Pet Scoop: Chicago Aquarium Helps Rescue African Penguins, Bao Bao Makes Her Debut

Jan. 20, 2014: We've scoured the Web to find the best and most compelling animal stories, videos and photos. And it's all right here.

Members of the Shedd Aquarium's animal care team traveled to South Africa to help nurse stranded penguins back to health.
Shedd Aquarium
Members of the Shedd Aquarium's animal care team traveled to South Africa to help nurse stranded penguins back to health.

Team Helps Endangered Penguins

Today is National Penguin Awareness Day, and Chicago’s Shedd Aquarium has taken it global. This month, two members of its marine mammal care team headed to Cape Town, South Africa, to help with this year’s unusual number of African penguin strandings. They’re working with the Southern African Foundation for the Conservation of Coastal Birds (SANCCOB) to rehabilitate more than 500 of the endangered water birds. The Shedd team members are using their expertise to help with some of the most extreme cases in the center’s intensive care unit. At this time of year, SANCCOB receives hundreds of penguin chicks that have been abandoned or aren’t thriving in their nests for other reasons. African penguins are threatened by oil spills, habitat degradation and climate change. Large catches of fish by commercial fisheries also threatens their food source. Their rapid decline could lead to extinction in just 15 years.

Chimps Can Gesture to Each Other in Hunt for Food

In experiments with two language-trained chimpanzees, researchers at Georgia State University’s Language Research Center found that the primates would use hand gestures to coordinate in their search for food. “The chimpanzees used gestures to recruit the assistance of an otherwise uninformed person and to direct the person to hidden objects 10 or more meters away,” said researcher Dr. Charles Menzel. “This study adds to our understanding of how well chimpanzees can remember and communicate about their environment. "The study was published in the journal Nature Communications. — Read it at Science Daily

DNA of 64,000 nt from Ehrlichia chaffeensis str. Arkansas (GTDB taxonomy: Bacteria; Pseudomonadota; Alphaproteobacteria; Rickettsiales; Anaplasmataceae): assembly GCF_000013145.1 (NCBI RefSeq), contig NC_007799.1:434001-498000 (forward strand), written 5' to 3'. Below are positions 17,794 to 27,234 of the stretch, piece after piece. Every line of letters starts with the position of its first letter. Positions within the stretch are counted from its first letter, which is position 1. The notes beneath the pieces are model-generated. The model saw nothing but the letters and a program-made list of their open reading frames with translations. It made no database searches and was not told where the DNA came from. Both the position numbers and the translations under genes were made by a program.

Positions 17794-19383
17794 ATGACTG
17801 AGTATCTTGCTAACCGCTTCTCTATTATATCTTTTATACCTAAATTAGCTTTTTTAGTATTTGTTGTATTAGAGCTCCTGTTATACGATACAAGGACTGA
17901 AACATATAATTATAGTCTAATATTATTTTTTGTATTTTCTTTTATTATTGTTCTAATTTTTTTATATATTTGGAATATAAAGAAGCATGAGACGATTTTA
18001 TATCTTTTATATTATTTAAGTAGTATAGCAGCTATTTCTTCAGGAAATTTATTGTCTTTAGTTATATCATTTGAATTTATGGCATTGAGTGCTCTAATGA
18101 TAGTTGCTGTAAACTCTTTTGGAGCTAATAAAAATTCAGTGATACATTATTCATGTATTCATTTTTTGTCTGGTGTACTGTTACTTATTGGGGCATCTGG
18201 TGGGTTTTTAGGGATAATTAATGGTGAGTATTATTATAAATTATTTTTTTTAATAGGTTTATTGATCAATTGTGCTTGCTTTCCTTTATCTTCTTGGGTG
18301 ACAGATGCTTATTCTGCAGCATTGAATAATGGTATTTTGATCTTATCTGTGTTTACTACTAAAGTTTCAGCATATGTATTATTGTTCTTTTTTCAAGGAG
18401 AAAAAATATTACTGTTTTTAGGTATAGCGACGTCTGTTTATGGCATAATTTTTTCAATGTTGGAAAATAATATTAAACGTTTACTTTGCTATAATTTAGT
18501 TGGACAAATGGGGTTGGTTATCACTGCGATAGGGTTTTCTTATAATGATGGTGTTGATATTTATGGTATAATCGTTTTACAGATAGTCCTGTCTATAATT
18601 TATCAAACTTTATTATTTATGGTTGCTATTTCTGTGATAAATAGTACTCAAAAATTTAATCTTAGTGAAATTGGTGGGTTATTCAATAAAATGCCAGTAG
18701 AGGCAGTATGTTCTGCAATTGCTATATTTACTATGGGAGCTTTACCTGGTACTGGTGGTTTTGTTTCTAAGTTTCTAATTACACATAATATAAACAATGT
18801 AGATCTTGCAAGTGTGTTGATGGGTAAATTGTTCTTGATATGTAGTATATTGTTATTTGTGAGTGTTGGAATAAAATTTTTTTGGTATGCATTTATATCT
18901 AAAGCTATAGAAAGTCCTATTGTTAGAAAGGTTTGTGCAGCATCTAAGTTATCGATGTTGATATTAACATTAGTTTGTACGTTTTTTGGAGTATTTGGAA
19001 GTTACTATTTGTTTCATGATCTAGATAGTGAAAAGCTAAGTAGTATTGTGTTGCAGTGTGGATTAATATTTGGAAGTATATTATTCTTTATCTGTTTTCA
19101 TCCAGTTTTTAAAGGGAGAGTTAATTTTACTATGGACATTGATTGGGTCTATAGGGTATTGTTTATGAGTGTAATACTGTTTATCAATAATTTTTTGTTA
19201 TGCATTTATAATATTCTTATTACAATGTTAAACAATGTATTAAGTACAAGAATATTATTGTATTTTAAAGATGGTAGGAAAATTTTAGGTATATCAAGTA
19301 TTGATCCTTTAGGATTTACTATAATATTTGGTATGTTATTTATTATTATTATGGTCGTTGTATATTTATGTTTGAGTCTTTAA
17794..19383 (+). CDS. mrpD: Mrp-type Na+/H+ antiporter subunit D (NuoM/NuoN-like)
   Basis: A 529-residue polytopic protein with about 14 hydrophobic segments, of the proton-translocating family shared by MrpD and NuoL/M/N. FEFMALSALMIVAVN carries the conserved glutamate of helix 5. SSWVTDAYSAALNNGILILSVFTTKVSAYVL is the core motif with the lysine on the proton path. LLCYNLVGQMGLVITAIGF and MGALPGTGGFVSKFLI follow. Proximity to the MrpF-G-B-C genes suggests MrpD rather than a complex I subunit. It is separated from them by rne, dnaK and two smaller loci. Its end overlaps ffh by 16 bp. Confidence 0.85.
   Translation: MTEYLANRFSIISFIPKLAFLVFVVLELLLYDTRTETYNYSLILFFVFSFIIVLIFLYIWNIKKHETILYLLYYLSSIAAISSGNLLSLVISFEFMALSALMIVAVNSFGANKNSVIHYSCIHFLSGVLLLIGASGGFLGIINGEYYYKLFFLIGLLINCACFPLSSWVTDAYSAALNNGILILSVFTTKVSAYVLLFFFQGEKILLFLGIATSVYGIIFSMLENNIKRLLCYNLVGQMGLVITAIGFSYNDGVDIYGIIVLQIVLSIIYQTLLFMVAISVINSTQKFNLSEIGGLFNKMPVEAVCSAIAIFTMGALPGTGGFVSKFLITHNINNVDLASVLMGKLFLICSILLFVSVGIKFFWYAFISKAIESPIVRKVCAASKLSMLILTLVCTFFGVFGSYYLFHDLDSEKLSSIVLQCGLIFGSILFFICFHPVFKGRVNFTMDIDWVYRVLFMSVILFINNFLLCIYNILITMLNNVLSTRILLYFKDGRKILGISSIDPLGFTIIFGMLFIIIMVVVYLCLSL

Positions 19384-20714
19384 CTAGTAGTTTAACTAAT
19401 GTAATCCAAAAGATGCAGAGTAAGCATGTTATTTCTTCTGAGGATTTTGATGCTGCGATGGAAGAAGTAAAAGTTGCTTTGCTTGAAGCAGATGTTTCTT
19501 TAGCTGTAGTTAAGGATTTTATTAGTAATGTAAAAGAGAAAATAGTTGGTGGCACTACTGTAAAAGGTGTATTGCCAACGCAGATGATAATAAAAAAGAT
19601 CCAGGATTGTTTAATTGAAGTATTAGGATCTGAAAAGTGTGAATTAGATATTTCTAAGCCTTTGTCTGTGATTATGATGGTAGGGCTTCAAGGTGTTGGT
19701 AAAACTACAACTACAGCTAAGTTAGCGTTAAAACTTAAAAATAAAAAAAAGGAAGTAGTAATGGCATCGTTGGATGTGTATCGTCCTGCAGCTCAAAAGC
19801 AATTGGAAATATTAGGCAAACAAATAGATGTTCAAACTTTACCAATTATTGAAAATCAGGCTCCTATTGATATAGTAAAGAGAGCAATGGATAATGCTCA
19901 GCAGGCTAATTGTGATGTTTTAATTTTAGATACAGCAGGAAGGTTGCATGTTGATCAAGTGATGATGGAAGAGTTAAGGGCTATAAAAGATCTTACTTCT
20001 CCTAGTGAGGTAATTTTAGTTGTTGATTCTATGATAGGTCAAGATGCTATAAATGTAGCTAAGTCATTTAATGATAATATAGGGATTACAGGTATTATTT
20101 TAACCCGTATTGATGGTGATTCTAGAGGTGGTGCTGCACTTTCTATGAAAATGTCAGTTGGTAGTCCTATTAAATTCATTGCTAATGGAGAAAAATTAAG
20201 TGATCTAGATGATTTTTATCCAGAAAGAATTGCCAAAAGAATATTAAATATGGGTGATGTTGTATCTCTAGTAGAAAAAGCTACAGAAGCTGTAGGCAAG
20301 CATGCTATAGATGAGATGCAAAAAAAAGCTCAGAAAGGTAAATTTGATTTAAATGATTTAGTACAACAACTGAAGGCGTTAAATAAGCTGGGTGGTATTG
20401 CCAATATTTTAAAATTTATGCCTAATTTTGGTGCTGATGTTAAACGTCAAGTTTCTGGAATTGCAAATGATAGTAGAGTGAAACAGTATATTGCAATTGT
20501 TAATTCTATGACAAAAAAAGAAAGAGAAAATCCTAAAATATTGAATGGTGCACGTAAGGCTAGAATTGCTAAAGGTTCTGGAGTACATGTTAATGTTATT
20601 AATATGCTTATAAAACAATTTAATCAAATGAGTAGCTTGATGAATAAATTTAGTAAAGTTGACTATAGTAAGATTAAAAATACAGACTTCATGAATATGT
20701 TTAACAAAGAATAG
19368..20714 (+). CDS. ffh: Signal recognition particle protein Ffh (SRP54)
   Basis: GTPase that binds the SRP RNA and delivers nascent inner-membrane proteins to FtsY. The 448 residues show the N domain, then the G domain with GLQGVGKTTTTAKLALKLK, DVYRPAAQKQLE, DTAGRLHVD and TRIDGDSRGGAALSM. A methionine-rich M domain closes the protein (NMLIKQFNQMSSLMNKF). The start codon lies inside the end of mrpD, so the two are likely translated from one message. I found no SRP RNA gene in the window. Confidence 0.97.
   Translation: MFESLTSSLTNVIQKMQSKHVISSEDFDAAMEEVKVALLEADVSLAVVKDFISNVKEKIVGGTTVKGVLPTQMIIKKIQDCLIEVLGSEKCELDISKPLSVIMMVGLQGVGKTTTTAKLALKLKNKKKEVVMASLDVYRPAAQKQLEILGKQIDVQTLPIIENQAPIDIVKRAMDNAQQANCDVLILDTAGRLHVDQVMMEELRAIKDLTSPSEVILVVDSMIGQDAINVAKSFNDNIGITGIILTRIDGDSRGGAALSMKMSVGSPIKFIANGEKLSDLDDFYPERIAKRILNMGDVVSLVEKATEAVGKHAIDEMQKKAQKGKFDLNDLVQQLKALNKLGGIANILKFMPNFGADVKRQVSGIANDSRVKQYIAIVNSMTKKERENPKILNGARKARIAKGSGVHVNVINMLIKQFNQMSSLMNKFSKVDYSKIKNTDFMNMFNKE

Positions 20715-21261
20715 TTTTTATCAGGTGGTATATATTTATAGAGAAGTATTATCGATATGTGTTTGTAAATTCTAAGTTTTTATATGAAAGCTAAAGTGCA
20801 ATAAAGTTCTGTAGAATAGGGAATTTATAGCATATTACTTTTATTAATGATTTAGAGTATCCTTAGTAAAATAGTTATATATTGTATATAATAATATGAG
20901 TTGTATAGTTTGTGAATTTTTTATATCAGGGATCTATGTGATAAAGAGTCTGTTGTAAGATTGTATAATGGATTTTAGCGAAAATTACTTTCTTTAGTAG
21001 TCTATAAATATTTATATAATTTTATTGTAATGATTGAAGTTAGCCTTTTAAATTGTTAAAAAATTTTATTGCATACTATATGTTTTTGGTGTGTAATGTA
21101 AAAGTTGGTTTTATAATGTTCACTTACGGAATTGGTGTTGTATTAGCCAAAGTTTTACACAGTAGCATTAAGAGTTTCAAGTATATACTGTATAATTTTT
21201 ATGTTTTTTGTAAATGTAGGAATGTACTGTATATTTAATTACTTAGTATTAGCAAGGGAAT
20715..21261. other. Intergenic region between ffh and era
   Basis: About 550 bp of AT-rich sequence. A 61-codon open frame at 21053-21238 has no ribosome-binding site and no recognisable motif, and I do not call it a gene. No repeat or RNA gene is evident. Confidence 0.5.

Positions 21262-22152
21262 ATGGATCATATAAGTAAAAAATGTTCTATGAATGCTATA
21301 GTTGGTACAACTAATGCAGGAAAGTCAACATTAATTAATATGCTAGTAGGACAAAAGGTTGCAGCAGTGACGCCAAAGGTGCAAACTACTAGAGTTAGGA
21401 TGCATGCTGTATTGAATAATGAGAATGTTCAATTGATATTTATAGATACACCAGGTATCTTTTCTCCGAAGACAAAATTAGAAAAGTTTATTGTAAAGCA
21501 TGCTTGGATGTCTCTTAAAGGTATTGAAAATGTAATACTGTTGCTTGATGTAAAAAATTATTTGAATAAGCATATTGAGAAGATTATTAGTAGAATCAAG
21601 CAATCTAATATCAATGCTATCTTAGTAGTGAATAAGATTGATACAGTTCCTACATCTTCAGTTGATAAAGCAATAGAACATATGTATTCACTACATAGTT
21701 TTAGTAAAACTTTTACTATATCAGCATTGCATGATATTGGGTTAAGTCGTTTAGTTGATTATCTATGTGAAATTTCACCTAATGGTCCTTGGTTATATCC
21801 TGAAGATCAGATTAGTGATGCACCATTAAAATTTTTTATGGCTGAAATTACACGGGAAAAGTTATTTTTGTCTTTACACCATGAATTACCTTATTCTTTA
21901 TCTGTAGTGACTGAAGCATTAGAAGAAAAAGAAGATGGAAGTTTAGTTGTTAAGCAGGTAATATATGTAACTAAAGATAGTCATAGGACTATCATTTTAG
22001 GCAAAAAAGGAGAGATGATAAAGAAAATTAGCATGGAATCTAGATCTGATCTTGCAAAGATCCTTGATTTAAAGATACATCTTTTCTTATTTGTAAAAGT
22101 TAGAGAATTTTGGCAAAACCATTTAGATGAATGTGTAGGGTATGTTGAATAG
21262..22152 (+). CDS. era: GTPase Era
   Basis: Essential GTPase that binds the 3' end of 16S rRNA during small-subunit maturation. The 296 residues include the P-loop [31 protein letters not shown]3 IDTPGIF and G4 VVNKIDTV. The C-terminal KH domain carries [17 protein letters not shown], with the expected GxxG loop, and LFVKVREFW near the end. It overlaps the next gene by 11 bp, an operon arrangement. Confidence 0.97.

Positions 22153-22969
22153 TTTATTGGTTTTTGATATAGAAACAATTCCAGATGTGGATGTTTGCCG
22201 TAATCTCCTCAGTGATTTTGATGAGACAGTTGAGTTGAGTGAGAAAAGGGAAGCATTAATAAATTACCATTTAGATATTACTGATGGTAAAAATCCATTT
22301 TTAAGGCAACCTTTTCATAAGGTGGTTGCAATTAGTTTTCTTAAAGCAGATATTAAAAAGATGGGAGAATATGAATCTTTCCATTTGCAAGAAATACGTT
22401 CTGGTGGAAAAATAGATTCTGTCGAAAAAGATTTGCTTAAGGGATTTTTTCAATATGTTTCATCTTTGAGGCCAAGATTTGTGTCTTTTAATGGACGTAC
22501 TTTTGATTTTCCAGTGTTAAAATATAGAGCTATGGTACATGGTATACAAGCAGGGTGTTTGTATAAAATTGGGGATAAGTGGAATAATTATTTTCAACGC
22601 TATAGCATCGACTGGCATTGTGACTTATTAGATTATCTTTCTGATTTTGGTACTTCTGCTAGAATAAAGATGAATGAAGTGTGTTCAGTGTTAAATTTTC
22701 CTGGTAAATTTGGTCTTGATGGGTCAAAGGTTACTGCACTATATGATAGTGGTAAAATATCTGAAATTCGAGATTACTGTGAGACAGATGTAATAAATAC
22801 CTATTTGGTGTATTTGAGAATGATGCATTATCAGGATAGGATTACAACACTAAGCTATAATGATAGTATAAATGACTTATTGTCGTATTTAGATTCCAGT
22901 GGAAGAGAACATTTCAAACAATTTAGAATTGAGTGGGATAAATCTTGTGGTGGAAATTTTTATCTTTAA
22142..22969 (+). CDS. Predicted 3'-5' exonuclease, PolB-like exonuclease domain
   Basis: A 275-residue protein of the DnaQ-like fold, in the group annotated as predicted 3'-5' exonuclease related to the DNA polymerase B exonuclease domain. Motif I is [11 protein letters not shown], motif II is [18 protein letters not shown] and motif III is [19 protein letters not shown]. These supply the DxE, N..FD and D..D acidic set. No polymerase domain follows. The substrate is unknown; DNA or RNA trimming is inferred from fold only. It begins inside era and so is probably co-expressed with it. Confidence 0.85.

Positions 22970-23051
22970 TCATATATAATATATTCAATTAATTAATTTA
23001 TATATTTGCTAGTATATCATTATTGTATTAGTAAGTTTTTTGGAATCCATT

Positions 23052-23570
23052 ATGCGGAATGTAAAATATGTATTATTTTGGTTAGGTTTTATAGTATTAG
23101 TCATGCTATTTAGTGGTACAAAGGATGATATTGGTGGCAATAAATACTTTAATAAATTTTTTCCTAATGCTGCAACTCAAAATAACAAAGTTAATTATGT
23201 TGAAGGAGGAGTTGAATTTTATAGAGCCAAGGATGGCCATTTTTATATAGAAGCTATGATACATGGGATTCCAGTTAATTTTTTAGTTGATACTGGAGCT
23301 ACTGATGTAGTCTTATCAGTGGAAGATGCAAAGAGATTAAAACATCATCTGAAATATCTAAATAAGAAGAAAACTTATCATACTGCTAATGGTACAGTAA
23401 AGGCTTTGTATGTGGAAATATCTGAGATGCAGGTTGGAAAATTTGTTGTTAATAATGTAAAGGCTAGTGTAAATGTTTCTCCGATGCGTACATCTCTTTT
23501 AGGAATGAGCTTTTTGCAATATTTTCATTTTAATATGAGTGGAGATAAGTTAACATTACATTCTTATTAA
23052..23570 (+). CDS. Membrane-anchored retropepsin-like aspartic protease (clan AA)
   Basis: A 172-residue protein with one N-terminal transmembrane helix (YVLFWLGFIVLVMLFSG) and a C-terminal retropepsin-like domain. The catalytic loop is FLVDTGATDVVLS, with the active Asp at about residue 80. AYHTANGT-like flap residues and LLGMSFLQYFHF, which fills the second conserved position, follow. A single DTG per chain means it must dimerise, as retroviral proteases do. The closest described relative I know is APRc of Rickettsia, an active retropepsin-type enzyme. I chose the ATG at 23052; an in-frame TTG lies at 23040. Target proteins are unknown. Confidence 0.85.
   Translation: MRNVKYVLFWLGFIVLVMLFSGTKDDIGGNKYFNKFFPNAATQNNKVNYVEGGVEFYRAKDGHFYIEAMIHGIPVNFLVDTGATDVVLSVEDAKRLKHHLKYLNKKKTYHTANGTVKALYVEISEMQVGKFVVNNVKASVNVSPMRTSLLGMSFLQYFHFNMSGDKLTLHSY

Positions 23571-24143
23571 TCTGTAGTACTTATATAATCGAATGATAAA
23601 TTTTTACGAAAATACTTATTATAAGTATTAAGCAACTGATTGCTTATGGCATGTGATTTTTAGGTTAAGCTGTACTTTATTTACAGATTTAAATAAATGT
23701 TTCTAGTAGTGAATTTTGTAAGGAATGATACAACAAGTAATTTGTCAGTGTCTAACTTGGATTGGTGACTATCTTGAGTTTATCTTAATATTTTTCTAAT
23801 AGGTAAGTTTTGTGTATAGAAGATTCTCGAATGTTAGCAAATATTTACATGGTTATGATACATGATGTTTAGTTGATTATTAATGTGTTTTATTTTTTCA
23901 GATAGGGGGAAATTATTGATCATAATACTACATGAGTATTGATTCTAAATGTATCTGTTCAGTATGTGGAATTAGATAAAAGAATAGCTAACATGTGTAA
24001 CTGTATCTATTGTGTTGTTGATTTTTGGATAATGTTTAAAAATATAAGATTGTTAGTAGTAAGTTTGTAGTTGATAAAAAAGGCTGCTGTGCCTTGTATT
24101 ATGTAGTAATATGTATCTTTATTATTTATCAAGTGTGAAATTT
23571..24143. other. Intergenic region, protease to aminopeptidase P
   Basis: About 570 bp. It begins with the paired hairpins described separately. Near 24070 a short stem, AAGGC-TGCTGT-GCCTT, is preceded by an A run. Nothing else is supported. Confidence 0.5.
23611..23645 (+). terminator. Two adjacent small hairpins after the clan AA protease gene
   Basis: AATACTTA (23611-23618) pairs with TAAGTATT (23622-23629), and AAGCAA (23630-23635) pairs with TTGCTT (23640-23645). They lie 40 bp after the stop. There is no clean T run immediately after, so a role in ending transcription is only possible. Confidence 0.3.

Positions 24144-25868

Finding Sea Turtle “Hotspots” Could Save Lives

Researchers have identified danger zones in the Pacific Ocean where large leatherback sea turtles are likely to get caught up in fishing lines or nets, which can be deadly for them. The 2,000-pound marine animals often mistake tuna or swordfish caught in fishing gear for a meal, and get entangled themselves. Ecologists from Drexel University and the University of North Carolina at Pembroke combined satellite tracking information from 135 turtles with data from fisheries to generate maps showing the risk of turtles encountering fishing lines by season. They’re hopeful the work will help protect the endangered turtles. — Read it at Live Science

The National Zoo's panda cub met adoring crowds for the first time over the weekend.
Abby Wood, National Zoo
The National Zoo's panda cub met adoring crowds for the first time over the weekend.

Bao Bao Meets the Crowds

Adoring fans of the National Zoo’s 18-pound giant panda cub got their first in-person glimpse of Washington’s newest celebrity over the weekend. They waited in long lines to watch little Bao Bao, who’s nearly 5 months old, from behind a window. The cub mostly slept, but that didn’t disappoint her fans, who were happy to see the cute cub anyway.  The zoo was expecting 10,000 visitors to meet the panda over the 3-day holiday weekend. — Read it at the Washington Post

New App Gives Pet First Aid Tips

The American Red Cross has launched a Pet First Aid app with the input of veterinarians at University of Pennsylvania's School of Veterinary Medicine. For $.99 on Apple and Android mobile phones, the app can help pet owners determine if their dog or cat is OK. The app helps owners know "what's normal so they can know what's abnormal much sooner," said Penn Vet’s Deborah C. Mandell. The app also uses GPS to help locate the closest animal hospital when you have an emergency. — Read it at Philly.com

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